Welcome to the Kazi Law Firm! We are a boutique law firm steeped in Texas tradition personifying the warmth and congeniality consistent with southern hospitality. We believe in preserving integrity and professionalism with true Texan charm, staying true to our roots, while providing essential, affordable legal services to all. Located just north of Dallas, Texas in the rapidly growing suburb of Frisco; the Kazi Law Firm concentrates on contracts drafting and review, wills & estate planning, real estate law, landlord, tenant, mediation, and general business law needs.
One of the most commonly asked questions we get asked by estate planning clients is, “what is a revocable trust, and do I need one?” A revocable trust, also known as an inter vivos trust, is a specific estate planning tool useful in certain situations. Let’s talk about the area of trusts in more detail.
Trust vs. Revocable Living Trust
A trust is created when one person (called the Trustor, Settler, or Grantor) transfers to another person or entity (called the Trustee) a property interest to be held for the benefits of a beneficiary. If the trust is created during the Trustor’s lifetime, rather than in his or her Will, it is called an inter vivos or living trust. When the Trustor retains the right to dissolve the trust, it is called a revocable trust. Conversely, if the Trustor does not have the right to change or dissolve the trust, it is irrevocable. As you may have deduced, a revocable trust becomes irrevocable when the Trustor dies.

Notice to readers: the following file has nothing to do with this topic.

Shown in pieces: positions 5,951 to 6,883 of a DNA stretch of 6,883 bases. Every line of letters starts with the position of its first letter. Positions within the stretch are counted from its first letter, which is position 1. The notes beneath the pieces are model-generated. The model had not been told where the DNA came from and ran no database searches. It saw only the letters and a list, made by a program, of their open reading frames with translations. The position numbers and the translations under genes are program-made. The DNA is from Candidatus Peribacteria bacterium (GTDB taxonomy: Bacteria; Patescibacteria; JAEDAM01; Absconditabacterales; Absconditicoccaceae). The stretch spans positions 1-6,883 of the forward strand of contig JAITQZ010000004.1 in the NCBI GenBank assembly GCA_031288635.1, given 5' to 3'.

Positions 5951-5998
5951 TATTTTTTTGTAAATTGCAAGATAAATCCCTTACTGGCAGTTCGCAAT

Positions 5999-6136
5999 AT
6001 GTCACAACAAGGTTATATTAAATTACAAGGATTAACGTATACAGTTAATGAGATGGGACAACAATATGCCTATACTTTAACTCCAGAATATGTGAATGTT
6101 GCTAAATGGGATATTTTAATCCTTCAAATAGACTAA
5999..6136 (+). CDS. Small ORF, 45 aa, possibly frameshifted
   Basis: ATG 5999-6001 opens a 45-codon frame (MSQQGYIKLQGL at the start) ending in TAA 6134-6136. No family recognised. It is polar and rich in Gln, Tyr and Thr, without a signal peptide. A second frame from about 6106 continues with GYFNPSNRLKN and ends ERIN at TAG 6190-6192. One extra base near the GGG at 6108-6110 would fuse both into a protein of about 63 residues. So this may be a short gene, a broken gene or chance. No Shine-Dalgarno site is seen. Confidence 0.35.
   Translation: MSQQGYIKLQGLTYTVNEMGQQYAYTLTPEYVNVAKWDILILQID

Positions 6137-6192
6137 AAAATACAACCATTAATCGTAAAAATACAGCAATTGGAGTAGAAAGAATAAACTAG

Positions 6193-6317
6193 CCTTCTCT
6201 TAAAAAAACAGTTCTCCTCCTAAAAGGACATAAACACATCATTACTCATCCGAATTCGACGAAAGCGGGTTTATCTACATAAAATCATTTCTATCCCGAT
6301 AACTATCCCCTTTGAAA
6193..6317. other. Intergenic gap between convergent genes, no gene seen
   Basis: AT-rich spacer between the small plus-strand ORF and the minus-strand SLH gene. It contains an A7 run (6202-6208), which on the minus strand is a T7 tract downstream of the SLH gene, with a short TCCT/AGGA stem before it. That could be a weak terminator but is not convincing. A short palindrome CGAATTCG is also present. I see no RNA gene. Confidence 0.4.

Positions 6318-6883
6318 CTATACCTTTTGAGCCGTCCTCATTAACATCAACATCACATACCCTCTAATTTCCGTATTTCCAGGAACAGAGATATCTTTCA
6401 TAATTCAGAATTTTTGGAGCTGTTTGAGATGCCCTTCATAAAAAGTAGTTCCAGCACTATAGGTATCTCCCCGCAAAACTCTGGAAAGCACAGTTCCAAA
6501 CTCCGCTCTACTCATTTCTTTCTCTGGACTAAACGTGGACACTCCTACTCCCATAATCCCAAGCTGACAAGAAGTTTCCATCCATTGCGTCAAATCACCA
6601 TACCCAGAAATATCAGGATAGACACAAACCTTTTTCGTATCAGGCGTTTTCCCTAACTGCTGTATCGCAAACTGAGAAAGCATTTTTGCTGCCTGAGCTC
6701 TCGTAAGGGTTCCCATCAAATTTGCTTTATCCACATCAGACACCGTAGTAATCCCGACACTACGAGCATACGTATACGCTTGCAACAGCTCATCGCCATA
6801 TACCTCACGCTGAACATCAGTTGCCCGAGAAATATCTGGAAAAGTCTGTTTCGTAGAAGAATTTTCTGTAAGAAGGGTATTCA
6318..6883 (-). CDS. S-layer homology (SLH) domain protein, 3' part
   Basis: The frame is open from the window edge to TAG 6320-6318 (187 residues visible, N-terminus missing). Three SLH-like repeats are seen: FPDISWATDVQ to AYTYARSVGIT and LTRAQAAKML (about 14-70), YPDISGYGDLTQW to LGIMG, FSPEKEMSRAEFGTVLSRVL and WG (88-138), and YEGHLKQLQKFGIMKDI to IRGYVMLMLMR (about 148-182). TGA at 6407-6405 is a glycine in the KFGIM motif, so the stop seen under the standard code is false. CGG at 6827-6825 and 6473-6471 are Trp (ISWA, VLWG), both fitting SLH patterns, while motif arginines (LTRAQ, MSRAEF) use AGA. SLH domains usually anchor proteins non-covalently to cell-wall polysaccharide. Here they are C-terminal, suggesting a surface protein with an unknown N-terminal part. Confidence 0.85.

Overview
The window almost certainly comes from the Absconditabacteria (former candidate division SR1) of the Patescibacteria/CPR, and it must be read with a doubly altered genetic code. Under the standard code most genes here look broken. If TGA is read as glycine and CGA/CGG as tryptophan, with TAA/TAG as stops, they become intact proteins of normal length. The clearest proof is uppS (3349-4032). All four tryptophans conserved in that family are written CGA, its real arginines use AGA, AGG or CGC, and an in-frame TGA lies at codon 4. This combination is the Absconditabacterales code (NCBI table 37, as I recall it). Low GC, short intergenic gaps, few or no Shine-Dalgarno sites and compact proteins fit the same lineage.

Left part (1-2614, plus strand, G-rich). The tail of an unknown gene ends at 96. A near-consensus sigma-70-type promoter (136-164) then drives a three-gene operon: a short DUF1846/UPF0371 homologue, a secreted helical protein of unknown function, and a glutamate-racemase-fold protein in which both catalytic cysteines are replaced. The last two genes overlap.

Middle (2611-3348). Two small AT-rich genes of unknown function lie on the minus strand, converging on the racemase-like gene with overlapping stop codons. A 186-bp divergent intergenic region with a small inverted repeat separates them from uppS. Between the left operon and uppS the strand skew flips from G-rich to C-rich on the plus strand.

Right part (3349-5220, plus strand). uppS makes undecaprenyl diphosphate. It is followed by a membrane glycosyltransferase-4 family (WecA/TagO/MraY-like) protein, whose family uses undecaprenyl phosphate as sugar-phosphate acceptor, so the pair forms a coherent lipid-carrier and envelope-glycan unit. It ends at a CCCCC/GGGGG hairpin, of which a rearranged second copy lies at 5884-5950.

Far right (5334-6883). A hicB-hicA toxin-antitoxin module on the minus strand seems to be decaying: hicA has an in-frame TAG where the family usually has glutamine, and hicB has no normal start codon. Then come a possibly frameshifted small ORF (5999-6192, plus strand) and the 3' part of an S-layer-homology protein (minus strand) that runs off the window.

Advantages of a Revocable Living Trust
Most of the advantages associated with the revocable living trust involve the fact that the assets owned by the revocable living trust pass to the beneficiaries without probate. If the assets are titled in the name of the revocable living trust and the Trustor dies, a successor trustee simply steps in and administers the assets according to the instructions outlined in the trust agreement. In Texas, it is generally not difficult, time-consuming, or expensive to probate a well-drafted Will. However, a revocable trust is often recommended for the person who:
- Has real property or multiple properties outside the State of Texas
- Has a complex estate plan involving business interests, a blended family, children from multiple relationships or marriages, or significant estate tax planning concerns
- Anticipates that the estate plan will be contested by family members
- Desires privacy in the settlement of his or her estate (i.e. celebrities, public figures, etc)
For those that require the utmost privacy in settling their estate, often do not wish for their Will and the assets governed by this Will to be of public record. For example, if a person has an expansive estate, is leaving a bequest to a non-family member, or does not want an ex-spouse to have information regarding the administration of the estate, a revocable living trust may avoid this information becoming public knowledge.
Disadvantages of a Revocable Living Trust
The most crucial disadvantage of a revocable living trust involves the fact that it requires more time and effort from the attorney and the client to create the trust and fund the trust. In other words, after the attorney has drafted the trust and the client has signed it, the client and the attorney must work together to fund the trust. Funding is the process of placing assets in the name of the trust and/or defining beneficiary designations with the trust. The funding of a revocable living trust is often referred to as “pre-settling the estate.”
Other disadvantages include:
- Record-Keeping – After a revocable living trust is created, you must keep written records whenever you transfer property to or from the trust, which isn’t difficult unless you transfer a lot of property in and out of the trust, but it can be tedious.